The teachings are given every day for about two weeks at Namgyal Monastery Temple. They start with chanting of prayers by the Tibetan monks, who chant with low, growling undertones that reverberate through your body and mind. The Dalai Lama then speaks for about two and half hours in native Tibetan, which is simultaneously translated into most major languages, and we listened with small transistor radios and earphones. Conditions inside the Temple are tough – you sit on a cushion on the hard concrete floor, with no space to stretch your legs and no back support. In the afternoon, the hot sun streams under the roof, and if it rains, the wind blows the rain under the roof. Once or twice, we had to sit under umbrellas, but the rain still drips off the umbrellas and makes you wet. We must accumulate a lot of merit attending teachings in such conditions! However, the spiritual benefits of receiving live transmission of teachings hugely outweighs the physical discomfort.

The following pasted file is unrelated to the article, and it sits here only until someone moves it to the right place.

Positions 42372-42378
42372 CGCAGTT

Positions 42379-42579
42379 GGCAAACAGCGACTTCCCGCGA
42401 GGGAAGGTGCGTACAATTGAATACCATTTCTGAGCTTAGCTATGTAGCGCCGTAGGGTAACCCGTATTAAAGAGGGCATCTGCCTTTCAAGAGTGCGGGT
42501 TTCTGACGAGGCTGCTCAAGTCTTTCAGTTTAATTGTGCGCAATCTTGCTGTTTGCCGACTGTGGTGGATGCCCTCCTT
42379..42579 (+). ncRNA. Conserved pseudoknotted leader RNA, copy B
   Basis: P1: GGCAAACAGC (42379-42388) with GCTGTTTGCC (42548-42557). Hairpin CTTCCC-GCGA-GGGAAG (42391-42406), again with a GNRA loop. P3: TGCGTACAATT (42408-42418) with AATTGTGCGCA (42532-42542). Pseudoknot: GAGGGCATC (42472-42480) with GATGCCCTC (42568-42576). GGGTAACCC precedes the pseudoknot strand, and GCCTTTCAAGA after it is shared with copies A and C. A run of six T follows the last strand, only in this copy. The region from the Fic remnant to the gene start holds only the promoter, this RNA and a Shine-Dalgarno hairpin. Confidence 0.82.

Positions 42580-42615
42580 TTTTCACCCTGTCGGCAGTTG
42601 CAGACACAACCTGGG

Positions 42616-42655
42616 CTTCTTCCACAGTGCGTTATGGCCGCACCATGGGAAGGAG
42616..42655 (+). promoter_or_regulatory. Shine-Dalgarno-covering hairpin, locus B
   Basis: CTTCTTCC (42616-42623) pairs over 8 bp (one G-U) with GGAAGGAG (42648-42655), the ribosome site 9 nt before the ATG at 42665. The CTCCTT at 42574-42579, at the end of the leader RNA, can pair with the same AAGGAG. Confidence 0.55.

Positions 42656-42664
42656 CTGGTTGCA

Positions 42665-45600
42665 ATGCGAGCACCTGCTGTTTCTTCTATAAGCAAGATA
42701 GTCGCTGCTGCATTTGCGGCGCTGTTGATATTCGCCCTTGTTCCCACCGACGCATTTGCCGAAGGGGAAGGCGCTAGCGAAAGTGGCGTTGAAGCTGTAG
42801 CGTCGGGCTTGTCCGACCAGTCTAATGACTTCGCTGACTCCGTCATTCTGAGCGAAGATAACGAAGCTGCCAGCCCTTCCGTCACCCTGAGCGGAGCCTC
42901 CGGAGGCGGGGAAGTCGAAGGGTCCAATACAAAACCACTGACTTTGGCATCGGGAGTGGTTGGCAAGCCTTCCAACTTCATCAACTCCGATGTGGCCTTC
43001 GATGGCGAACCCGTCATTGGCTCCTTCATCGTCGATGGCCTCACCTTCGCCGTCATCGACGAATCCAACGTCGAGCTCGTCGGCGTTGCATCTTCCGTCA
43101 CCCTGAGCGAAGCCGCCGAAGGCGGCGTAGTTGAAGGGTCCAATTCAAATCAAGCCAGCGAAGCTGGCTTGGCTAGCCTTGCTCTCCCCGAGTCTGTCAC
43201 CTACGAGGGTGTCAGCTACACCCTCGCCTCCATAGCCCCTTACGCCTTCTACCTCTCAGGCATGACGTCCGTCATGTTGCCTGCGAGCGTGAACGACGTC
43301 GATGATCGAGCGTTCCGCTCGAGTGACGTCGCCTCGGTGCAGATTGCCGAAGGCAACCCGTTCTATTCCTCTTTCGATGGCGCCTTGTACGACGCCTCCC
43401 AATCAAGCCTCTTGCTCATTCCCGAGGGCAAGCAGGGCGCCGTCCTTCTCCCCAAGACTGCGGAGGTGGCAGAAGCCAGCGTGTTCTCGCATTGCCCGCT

The Dalai Lama is wonderfully kind and humble. He is regarded as an incarnation of Chenrezig, the Buddha of Compassion, yet he refers to himself as ‘just a simple monk’. One cannot help having the utmost respect and admiration for Him, and His kindness, compassion and sense of humour steal your heart. He is one of the Great Beings on this planet, working tirelessly for peace and harmony. The Dalai Lama is a very sophisticated teacher. It is a blessing to sit in His holy presence and receive spiritual transmission of teachings. Since the time of the Buddha, teachings have traditionally been orally handed down from Master to disciple. You feel part of a living lineage, which has been carried forward from generation to generation over the centuries. You feel blessed to be part of this stream of humanity, flowing towards its highest destination of Enlightenment and Buddhahood. You feel like a Bodhisattva-in-the-making.




“Every day, think as you wake up: Today I am alive, I have a precious human life. I am not going to waste it. I am going to use all my energies to develop myself; to expand my heart out to others; to achieve enlightenment for the benefit of all beings. I am not going to get angry or think badly about others. I am going to benefit others as much as I can.” [Dalai Lama]